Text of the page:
The District Magistrate of Srinagar has said this in his reply filed on a plea by Pilot.
The J&K administration has said that in the history of independent India the existence and continuance of Article 370 of the Constitution, which used to give special status to the erstwhile state of Jammu and Kashmir, has “always remained a contentious and burning issue”.
“The detenu has been a very vocal critic of any possible abrogation of Article 370 prior to its abrogation on August 5, 2019. It is submitted that considering the very peculiar geo-political position of Jammu and Kashmir and Ladakh and its geographical proximity with Islamic Republic of Pakistan, the concept of ‘public order’ needs to be examined contextually,” it said.
It also said that Abdullah should have moved the Jammu and Kashmir High Court to avail his remedy before approaching the apex court.
Solicitor General Tushar Mehta, appearing for J&K administration, told the bench about the reply filed by the District magistrate.
The bench, which posted the Matter for hearing on March 5, said the petitioner can file rejoinder, if any, to it.
In its reply, J&K administration has said that detention of Abdullah was ordered under section 8 of the PSA after being satisfied that it is necessary to detain him with a view “to prevent him from acting in any manner prejudicial to the maintenance of public order”.
It also dealt with submissions advanced in Pilot’s plea which said that as Abdullah was already under detention since August 5 last year, there was no ground to come to a conclusion that he may act in a manner prejudicial to the maintenance of public order.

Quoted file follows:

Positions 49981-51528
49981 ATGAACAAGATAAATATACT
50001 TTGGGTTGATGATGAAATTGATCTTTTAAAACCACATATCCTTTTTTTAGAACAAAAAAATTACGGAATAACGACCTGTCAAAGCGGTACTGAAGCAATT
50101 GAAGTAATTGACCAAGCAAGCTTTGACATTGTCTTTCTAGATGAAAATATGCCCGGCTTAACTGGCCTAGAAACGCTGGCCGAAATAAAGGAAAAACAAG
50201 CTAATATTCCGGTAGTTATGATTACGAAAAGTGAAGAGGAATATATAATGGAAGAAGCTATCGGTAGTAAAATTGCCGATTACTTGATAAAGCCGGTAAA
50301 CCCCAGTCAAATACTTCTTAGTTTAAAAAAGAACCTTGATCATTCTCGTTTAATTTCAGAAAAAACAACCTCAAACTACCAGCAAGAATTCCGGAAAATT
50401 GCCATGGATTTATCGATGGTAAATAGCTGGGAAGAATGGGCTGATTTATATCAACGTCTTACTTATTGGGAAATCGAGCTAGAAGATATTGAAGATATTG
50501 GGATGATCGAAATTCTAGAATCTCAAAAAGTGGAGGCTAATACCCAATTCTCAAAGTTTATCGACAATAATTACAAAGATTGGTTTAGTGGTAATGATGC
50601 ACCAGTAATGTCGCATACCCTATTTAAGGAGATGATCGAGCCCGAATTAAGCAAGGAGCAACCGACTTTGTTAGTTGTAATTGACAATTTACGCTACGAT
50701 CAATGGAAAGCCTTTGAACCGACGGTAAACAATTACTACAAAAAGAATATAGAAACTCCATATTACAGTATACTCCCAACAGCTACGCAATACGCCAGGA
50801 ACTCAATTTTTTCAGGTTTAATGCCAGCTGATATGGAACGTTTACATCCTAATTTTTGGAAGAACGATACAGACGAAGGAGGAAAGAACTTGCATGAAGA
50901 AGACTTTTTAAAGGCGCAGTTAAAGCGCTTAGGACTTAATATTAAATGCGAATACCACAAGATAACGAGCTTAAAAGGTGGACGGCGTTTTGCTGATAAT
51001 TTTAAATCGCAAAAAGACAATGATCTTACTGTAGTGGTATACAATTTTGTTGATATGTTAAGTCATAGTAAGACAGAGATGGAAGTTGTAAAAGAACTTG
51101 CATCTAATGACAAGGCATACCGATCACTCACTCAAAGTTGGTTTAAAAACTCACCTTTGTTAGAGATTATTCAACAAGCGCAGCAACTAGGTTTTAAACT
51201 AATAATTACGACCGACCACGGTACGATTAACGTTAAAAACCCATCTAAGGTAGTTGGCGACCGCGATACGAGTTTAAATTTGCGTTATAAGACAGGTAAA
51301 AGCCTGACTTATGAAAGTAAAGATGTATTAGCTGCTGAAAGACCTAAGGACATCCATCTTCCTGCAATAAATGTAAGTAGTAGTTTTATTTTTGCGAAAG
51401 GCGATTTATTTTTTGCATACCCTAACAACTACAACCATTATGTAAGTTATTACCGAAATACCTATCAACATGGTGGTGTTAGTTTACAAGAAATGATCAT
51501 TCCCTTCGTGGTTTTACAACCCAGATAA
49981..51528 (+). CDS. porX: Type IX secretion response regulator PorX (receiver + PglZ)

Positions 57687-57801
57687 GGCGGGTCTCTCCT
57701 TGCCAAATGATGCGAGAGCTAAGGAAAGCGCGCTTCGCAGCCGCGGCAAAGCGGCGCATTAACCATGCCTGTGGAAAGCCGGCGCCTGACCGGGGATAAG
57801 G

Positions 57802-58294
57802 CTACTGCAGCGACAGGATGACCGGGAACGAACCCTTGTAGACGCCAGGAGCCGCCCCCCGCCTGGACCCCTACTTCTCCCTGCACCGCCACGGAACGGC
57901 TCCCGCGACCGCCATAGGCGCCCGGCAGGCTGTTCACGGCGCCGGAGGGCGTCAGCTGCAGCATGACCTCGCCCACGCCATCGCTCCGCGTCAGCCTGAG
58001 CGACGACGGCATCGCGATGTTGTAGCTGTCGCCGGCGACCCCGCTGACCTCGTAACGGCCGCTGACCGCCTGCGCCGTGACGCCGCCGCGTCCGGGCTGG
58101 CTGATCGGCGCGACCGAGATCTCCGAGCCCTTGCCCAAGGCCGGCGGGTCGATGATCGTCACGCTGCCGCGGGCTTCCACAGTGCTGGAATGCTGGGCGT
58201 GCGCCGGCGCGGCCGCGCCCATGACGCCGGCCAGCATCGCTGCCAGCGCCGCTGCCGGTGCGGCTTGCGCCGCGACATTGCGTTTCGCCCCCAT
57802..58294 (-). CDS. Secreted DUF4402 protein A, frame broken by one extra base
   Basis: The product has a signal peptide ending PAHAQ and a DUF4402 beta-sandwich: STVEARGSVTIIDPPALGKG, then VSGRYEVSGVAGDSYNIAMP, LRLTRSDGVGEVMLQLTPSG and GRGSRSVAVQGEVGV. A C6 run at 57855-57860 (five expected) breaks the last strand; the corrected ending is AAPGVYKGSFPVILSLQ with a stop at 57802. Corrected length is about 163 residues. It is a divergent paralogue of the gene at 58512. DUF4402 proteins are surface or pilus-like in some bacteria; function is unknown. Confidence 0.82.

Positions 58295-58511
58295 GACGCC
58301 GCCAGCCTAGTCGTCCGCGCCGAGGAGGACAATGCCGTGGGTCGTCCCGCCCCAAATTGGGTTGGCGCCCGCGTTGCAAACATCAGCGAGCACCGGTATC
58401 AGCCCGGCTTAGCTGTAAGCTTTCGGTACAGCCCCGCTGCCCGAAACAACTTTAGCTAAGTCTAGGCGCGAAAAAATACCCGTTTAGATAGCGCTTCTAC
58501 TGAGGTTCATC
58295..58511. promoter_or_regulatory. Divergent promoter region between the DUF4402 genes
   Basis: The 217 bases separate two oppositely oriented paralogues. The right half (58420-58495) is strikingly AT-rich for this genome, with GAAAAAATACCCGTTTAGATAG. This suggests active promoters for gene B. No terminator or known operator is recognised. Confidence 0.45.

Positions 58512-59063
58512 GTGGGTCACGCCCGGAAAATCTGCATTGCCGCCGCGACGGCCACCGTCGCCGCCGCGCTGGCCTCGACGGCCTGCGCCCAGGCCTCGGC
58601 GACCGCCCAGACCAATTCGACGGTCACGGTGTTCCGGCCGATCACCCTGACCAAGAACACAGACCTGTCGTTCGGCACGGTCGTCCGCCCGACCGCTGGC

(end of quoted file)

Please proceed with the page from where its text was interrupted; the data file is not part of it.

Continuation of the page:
“It is submitted that the said assertion is fallacious and ignores that the subjective satisfaction of the detaining authority, the grounds of detention and the dossier clearly indicate that there exists a live and proximate link in the events that occurred in the past, the activities of the detenu (Abdullah) and the possibility of such activities being prejudicial to maintenance of public order,” it said.
“In light of the above, the deponent states and submits that there was ample material and grounds to issue the impugned order of detention against the detenu considering the past conduct and the possibility of such conduct being repeated on release and thereby prejudicing the public order in the Union Territory of Jammu and Kashmir,” it said.
The reply further said, “It may not be out of place to mention that so far since 1990, 41,866 persons have lost their lives in 71,038 incidents throughout the erstwhile State of J&K. This includes 14,038 civilians, 5,292 personnel of security forces and 22,536 terrorists.”
It said that J&K High Court is seized of over 350 habeas corpus petitions and pleas challenging the detention orders.
“It is further submitted that the high court is fully functional and has in fact quashed 68 detention orders since August 2019 while confirming 11 detention orders passed by the appropriate authority,” it said, adding that the petitioner has failed to disclose the reason for not approaching the high court first.
“It is submitted that entertaining one petition would open flood gates of petitions which in absence of any special ground to make a departure, needs to be avoided,” it said.
Seeking dismissal of plea for “bypassing the effective alternative remedy” available under PSA, it said, “The detenue has chosen not to file a representation before the advisory board”.
Grounds of detention were supplied to Abdullah to enable him to make an effective representation as stipulated in law, it said, adding that the advisory board had on February 24 observed that there was sufficient cause for his detention.
“It is submitted that the acts, which are easily available in public domain, on the part of the detenu squarely fell within the realm of public order, as it was calculated to disturb public peace and tranquillity. It is needless to emphasise that the incitement of the public at large, pertains to public order,” it said.
Pilot has approached the Apex Court claiming that the detention order was “manifestly illegal” and there was no question of him being a “threat to the maintenance of public order”. (PTI)
‘No conflict between judgments’